If SIP-ALG is such an issue with VoIP phones, why is it always enabled by default or yet alone even used as a protocol?
SIP-ALG allows a NAT router to re-write information within the SIP messages (SIP headers and SDP body).
The intention is to prevent some of the problems caused by router firewalls by inspecting VoIP traffic (packets) and if necessary modifying it.
This make signaling and audio traffic between the client behind NAT (a VoIP phone for example) and the SIP endpoint possible.
Without SIP-ALG you may have one-way audio on VoIP conversations (see below).
Unfortunately the SIP-ALG in many routers is poorly implemented and causes more problems than it solves.
If you have one of these problem routers it is recommended that the SIP-ALG is disabled and other methods used to ensure VoIP works correctly.
Gradwell and other providers often find that the SIP ALG modifies SIP packets in unexpected ways, corrupting them and making them unreadable. This can give you unexpected behaviour, such as phones not registering and incoming calls failing.
Source What is SIP ALG and why does Gradwell recommend that I turn it off?
SIP ALG problems
The main problem is the poor implementation at SIP protocol level of
most commercial routers and the fact that this technology is just
useful for outgoing calls, but not for incoming calls:
- Lack of incoming calls: When a UA is switched on it sends a REGISTER to the proxy in order to be localizable and receive incoming
calls. This REGISTER is modified by the ALG feature (if not the user
wouldn't be reachable by the proxy since it indicated a private IP in
REGISTER "Contact" header). Common routers just mantain the UDP
"conntection" open for a while (30-60 seconds) so after that time the
port forwarding is ended and incoming packets are discarded by the
router. Many SIP proxies mantain the UDP keepalive by sending OPTIONS
or NOTIFY messages to the UA, but they just do it when the UA has been
detected as natted during the registration. A SIP ALG router rewrites
the REGISTER request so the proxy doesn't detect the NAT and doesn't
mantain the keepalive (so incoming calls will be not possible).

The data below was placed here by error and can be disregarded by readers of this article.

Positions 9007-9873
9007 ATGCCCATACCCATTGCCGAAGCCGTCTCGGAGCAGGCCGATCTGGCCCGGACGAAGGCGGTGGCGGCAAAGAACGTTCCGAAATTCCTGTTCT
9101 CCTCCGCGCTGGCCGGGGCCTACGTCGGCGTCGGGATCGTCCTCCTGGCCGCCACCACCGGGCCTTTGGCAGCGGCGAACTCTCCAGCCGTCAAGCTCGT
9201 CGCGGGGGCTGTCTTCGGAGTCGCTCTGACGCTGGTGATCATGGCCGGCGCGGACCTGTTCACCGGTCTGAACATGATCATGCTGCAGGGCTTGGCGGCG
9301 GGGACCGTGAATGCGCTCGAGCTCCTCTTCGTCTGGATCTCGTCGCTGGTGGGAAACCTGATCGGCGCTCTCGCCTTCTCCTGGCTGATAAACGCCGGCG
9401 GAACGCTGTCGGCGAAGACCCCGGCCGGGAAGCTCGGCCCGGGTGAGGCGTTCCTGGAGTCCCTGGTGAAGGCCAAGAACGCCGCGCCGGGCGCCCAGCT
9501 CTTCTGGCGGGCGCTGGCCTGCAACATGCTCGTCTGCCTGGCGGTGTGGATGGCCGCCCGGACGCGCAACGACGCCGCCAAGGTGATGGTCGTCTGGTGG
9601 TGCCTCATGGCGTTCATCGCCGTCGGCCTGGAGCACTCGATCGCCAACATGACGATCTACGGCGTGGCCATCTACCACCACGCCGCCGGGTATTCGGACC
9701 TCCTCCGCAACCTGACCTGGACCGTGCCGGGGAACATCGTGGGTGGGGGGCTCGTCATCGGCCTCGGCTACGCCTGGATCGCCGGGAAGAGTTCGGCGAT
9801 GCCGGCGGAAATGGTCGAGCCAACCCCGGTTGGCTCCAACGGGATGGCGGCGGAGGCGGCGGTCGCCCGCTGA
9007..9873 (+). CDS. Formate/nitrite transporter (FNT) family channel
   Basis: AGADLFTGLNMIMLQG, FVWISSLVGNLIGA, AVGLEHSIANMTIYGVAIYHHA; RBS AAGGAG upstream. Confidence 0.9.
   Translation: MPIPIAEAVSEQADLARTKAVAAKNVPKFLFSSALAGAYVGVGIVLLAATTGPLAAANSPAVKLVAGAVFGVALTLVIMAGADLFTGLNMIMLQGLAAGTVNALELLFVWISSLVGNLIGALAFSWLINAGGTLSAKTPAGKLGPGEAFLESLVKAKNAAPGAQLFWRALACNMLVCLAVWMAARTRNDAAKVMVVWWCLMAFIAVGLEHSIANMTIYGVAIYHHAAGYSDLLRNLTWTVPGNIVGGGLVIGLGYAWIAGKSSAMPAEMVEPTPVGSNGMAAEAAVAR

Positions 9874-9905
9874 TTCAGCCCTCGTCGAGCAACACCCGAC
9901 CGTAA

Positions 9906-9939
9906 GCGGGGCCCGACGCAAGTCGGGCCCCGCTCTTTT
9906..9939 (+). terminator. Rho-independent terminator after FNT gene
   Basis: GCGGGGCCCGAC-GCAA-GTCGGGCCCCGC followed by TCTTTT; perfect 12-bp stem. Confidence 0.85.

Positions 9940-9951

- Breaking SIP signalling: Many of the actual common routers with inbuilt SIP ALG modify SIP headers and the SDP body incorrectly,
breaking SIP and making communication just impossible. Some of them do
a whole replacing by searching a private address in all SIP headers
and body and replacing them with the router public mapped address (for
example, replacing the private address if it appears in "Call-ID"
header, which makes no sense at all). Many SIP ALG routers corrupt the
SIP message when writting into it (i.e. missed semi-colon ";" in
header parameters). Writting incorrect port values greater than 65536
is also common in many of these routers.
- Dissallows server side solutions: Even if you don't need a client side NAT solution (your SIP proxy gives you a server NAT solution), if
your router has SIP ALG enabled that breaks SIP signalling, it will
make communication with your proxy impossible.
Source Routers SIP ALG
Why does one way audio occur?
The most common cause of one way audio is routers, because many
routers are not built with VoIP in mind. Most ISPs will give you one
IP, which is the address you use on the internet and allows other
computers to find you.
When you connect devices and computers to your router, it has to share
this IP out amongst all of your devices. Therefore it uses something
called Network Address Translation (NAT). Using this, each of your
devices get their own internal IP address so that your router can
This isn’t used for talking to the internet, and is an internal
address only. When your computer or other devices communicate with the
internet the IP address that your internet service provider has given
you is used (please see this article for more information on this
This generally isn’t a problem when performing everyday tasks on the
internet, as you mostly retrieve information, and not have it sent
directly to your computer.
However, a phone call is a two way process. You send audio out via the
internet and the other party sends theirs back to you. This causes a
dilemma, as the audio will have your public IP address on it, but not
the internal address of your device. Your router receives the
information, but doesn’t know what to do with it. Therefore it ignores
it. This means that the other person hears you talking, but no matter
what they say you don’t hear them. Their part of the conversation
simply isn’t getting through.
Source Why do I get one way audio when making phone calls?